Art Cashin points to a fascinating discussion about a speech by Richard Fisher, President of the Dallas Fed. The speech drew headlines on Mr. Fisher’s contention that he would be hard pressed not to dissent on any extension or expansion of QE2.
Kevin Ferry of Cronus Future’s suggested taking a closer look at the speech, not because of the QE2 bit, but because the speech contained rather blunt criticism of Congress and the Executive Branch.
The criticism centered on their handling (or rather non-handling) of the budget and the deficit:
“But here is the essential fact I want to emphasize and have you think about today: The Fed could not monetize the debt if the debt were not being created by Congress in the first place.The Fed does not create government debt; Congress does. Deficits and the unfunded liabilities of Medicare and Social Security are not created by the Federal Reserve; they are the legacy of Congress. The Fed does not earmark taxpayer money for pet projects in local communities that taxpayers themselves would never countenance; only the Congress does that. The Congress and administration play the dominant role in creating the regulatory environment that incentivizes or discourages job creation.
It seems to me that those lawmakers who advocate “Ending the Fed” might better turn their considerable talents toward ending the fiscal debacle that has for too long run amuck within their own house.
A look within the United States makes clear the overriding influence of fiscal and regulatory policy. Monetary policy is uniform across the 50 states; the base rate of interest paid on a business or consumer loan or a mortgage in Michigan, California, Ohio or New York is the same as that paid in Texas. Yet there is a reason that Michigan and California each lost more than 600,000 jobs over the past decade while Texas added more than 700,000 over the same period. There is a reason that the population of Ohio grew by only 183,000 residents over the past 10 years, while Texas grows by that number every five and a half months. There is a reason that with each passing census, the state of New York has been losing congressional seats and Texas has been adding them; a reason that, in the recent census, California failed to gain any while Texas gained four. There is a reason that, as documented in the Jan. 12 issue of the Wall Street Journal, college graduates—the best and brightest of the successor generation—are leaving New York and Cleveland and Detroit and moving to Austin, Texas. There is a reason no state in the union houses more Fortune 500 headquarters than Texas. There is a reason for the disparate employment growth that has taken place in the 12 Federal Reserve districts over the past two decades, data that are documented in the graph at your place setting.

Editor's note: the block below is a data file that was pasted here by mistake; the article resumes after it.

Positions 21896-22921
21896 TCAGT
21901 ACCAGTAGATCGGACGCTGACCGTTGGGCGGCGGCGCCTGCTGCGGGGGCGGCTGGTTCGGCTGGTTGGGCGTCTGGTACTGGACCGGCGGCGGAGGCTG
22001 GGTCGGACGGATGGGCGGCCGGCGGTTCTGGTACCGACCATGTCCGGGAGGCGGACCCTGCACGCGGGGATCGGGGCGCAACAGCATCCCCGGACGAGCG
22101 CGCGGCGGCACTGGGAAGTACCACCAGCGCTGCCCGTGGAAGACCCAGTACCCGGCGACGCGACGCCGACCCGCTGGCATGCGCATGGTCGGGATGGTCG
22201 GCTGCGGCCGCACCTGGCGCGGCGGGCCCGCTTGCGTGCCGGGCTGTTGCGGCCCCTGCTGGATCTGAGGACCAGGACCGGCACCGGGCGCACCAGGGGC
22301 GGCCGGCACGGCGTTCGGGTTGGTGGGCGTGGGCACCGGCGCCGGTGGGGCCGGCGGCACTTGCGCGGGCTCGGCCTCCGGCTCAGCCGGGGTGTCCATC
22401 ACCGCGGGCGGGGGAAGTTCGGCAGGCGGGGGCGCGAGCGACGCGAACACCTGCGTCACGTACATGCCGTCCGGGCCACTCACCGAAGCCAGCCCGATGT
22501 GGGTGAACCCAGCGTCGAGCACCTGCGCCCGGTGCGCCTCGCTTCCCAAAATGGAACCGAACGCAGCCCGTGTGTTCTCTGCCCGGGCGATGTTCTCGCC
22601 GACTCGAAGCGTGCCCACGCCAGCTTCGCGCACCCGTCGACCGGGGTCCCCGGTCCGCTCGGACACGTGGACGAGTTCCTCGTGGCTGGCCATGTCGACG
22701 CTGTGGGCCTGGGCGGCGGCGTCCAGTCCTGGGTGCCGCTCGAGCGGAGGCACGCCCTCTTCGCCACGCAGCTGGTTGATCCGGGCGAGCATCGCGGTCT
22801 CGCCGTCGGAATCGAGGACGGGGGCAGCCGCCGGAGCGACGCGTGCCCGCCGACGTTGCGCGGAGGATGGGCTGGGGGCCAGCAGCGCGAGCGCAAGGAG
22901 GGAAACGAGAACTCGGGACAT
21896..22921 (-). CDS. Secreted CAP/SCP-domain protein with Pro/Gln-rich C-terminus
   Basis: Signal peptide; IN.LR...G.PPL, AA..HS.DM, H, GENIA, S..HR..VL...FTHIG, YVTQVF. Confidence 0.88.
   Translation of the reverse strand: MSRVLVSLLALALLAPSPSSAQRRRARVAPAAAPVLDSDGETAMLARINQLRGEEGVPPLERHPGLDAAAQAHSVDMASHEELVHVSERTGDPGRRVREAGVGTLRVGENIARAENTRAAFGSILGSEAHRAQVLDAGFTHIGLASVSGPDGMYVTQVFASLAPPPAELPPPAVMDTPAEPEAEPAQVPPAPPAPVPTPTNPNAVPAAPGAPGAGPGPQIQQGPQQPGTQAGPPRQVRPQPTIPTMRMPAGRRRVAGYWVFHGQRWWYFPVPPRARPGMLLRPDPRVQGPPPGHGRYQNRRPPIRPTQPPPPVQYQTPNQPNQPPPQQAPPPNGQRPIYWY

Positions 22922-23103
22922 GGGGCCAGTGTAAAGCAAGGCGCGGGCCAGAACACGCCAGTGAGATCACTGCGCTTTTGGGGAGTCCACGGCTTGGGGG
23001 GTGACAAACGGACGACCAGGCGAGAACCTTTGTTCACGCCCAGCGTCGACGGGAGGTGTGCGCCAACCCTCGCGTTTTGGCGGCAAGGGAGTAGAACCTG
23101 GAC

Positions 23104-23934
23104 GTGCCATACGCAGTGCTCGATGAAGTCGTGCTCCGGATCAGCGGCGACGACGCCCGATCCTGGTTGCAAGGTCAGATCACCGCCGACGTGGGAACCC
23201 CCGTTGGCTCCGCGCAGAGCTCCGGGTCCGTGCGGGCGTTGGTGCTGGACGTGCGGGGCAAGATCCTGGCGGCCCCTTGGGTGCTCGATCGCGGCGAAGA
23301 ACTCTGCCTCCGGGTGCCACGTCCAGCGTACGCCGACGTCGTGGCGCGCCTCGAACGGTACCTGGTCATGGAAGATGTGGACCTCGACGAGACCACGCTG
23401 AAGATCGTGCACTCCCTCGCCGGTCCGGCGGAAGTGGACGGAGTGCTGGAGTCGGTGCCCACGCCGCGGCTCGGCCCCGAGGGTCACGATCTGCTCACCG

That reason has nothing to do with monetary policy. It has everything to do with the taxation and fiscal and regulatory policies of the states. The cost of capital does not explain the different economic performances of the states; the cost of doing business has everything to do with those differences. However well-meaning tax and regulatory initiatives in the laggard states may have been when they were conceived and levied, they have had unintended consequences that have led to economic under-performance and job destruction.
Similarly, the key to correcting the under-performance of the American economy and American job creation does not presently rest with the Federal Reserve. It is in the hands of those who make fiscal and regulatory policy.
A bit later he turns to how severe the problem may be:
We shall see if the new Congress will prove worthy of the power the American people have “loaned” them, and, together with the president, actually draw the spirits of fiscal reform and sanity from the “vasty deep” to at long last implement meaningful fiscal and regulatory policy that incentivizes private-sector job creation here at home while arresting the hemorrhaging of our Treasury. If they do, then more Americans will find work and be better off, better paid and freer to make their own decisions about the economy.
If they don’t, then woe to our children, their children and the American Dream.
It’s a great and insightful presentation. Go to the Dallas Fed website and pull it up. While you’re there pull up his prior speech filled with more “straight from the shoulder” discussions.
Thanks Mr. Fisher and thank you, Art & Kevin, for the re-direct.